How to create a successful B2B software company… without funding

* This is a guest post by Trackpal CEO Scott Lawson who tweets here

In today’s tech business culture there is a preconception that you need to get the backing of angel investors or VCs in order to create a successful start-up. Doing so might give you immediate money in the bank, but you could end up relinquishing a larger share of your business than you’d ideally like to.

But you can start a successful business without funding. I’m the founder of Trackpal, a B2B software start-up. I launched Trackpal from scratch four years ago and now have paying clients across the globe. Based on my experience, here are six key factors in starting a successful B2B software business without needing funding.

1. Spot a business problem that you can solve, personally

If, in the course of your working life, you spot a problem you can personally solve through software – either better than anyone else or because nobody else is currently doing it – then you have a potential business on your hands that has the capability to grow without outside financial assistance. Even a seemingly incidental problem can in fact be a large business opportunity.

I came from an engineering background but ended up working in software development for a digital marketing agency. This gave me a unique perspective on the work the agency was doing. I started my company to solve a small but recurring problem that digital marketing agencies had with their regular data collection and performance reporting for their clients. It’s a relatively minor part of their overall work but it’s an absolutely necessary one, and it needs to be done at least once a month as quickly and simply as possible.

2. Build it small and build it fast

I had a prototype complete after a few months, but it wasn’t ready for large-scale use because it was slow, buggy and probably a bit annoying to use. My early clients – who signed up fully aware that it was a work-in-progress – helped me figure out what we needed to become and how to make it better.

They accepted this situation because we still met their needs better than any other offering on the market. Getting them involved in shaping the software so that it worked exactly as they wanted also helped mitigate any of its early failings.

3. Make it workable as a one-person team

If you start as a one-person company then you keep your overheads low. You avoid typical outgoings such as salaries, office space, office infrastructure (such as multiple telephones and computers) and even professional service providers, such as accountants. Keeping things skinny means you can exist with just one or two clients at first.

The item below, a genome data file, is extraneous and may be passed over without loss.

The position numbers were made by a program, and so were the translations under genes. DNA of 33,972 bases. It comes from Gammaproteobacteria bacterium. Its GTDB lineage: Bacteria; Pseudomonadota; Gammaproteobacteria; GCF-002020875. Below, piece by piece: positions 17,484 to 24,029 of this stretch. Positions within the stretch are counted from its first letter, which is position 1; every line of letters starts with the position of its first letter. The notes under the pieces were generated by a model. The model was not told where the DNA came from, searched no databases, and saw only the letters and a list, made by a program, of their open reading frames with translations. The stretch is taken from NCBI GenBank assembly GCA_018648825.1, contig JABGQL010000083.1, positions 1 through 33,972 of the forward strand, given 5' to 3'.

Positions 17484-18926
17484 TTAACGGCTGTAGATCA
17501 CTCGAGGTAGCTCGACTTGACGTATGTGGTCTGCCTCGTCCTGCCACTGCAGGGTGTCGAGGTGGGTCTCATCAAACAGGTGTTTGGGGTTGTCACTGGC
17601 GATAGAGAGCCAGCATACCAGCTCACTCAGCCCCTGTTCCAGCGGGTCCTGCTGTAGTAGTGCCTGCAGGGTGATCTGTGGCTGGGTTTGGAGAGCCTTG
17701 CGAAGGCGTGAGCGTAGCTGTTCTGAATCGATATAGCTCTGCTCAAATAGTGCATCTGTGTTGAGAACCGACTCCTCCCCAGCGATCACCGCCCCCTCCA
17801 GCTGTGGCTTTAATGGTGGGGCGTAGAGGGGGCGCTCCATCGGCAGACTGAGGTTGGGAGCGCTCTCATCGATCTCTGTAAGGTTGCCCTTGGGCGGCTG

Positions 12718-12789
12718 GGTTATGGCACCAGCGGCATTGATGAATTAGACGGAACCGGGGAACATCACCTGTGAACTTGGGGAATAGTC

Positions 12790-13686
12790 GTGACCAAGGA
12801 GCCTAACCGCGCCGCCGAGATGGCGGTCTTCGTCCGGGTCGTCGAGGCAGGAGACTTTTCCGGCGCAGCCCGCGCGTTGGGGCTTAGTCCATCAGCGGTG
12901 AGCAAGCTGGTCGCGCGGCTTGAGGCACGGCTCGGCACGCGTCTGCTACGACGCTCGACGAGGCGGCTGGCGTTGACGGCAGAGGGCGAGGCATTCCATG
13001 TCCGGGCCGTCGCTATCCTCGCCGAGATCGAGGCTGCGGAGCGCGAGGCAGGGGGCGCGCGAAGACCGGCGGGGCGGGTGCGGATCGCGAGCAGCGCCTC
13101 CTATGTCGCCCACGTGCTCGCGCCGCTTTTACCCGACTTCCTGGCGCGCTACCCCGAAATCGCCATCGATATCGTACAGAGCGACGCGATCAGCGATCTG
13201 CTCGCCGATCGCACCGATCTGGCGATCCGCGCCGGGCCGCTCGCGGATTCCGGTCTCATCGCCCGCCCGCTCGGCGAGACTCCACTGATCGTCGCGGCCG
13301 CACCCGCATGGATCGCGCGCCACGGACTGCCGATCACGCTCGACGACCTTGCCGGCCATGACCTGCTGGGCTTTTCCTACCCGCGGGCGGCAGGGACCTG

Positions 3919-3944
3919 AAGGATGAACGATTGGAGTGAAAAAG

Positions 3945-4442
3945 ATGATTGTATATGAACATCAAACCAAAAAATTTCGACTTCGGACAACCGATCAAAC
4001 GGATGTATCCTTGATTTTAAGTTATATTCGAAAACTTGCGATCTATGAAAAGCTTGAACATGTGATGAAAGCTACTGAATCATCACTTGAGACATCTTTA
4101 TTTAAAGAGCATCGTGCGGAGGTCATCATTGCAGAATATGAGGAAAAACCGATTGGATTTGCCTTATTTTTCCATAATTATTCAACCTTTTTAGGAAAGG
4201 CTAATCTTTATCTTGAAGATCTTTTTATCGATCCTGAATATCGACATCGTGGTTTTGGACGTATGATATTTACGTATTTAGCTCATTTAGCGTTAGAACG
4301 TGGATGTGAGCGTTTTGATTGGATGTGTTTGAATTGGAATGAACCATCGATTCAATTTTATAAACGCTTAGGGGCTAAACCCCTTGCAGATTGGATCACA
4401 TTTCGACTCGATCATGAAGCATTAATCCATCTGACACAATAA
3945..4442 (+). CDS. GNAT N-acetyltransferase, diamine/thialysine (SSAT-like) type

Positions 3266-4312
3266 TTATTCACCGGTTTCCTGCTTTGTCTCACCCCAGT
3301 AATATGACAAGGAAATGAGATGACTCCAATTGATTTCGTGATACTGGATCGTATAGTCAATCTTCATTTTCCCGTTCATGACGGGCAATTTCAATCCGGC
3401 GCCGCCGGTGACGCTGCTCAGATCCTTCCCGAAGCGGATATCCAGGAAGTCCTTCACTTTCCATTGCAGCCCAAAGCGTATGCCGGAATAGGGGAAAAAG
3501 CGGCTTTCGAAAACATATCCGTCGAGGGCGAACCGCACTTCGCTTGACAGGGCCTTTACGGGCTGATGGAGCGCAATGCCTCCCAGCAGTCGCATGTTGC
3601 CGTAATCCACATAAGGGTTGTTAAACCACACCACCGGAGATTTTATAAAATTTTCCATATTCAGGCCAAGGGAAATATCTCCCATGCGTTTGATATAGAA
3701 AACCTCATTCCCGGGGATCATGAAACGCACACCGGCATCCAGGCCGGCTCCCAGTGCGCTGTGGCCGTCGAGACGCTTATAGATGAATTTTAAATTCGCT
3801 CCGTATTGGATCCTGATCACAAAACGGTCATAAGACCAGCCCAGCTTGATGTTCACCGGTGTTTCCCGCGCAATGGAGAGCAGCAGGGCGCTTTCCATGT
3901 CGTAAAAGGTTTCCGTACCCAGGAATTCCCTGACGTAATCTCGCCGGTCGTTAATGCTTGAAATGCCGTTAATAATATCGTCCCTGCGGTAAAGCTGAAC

4. Have enough money to live on

Make sure you’ve got just enough money in the bank to tide you over during those initial months when the income you’re making from your business is small. Alternatively, secure a bit of consultancy work in your field that you can do alongside your start-up venture. It meant I was working a few evenings and weekends, but it also gave me a sense of financial security and the ability to keep developing my company.

5. Grow the team at the pace of the business

If you want to start a business without funding, then you need to accept that you can only grow as fast as the revenue. Once I had got to the point where I could afford external support I enlisted the help of good freelancers. This keeps your outgoings flexible and it also helps you to learn the best way to work with other people, making the transition to employing full-time staff easier when the time comes.

6. Be good to people

Treating your staff and your clients well is important to any business’s reputation and ultimately its success. However, if you start a business without funding then messing this up is going to bite you harder than most. If there’s no money to fall back on then losing a client might even mean you can’t continue because you don’t have enough income to make ends meet.

And losing staff is costly as well. It means you can’t complete work as quickly as you previously could, which affects the quality of service you can offer to clients. What’s more, finding and recruiting people also has a time implication, and possibly a cost implication as well. If you hire sensibly and treat your staff well they will become amazing assets that you can rely on.

Afterword. What Next?

And what of the future? By starting a B2B software business without funding you can definitely make a decent income without too much risk attached. And if you make it work by yourself initially then you’ll be in a stronger negotiating position should you decide the time is right to seek investment a little further down the line. You can possibly make a decent exit too, should you receive an attractive offer and decide to sell your business on. Until that point, at least you’ll have remained in control of your business and its finances for as long as feels right for you.

Scott Lawson (1 Posts)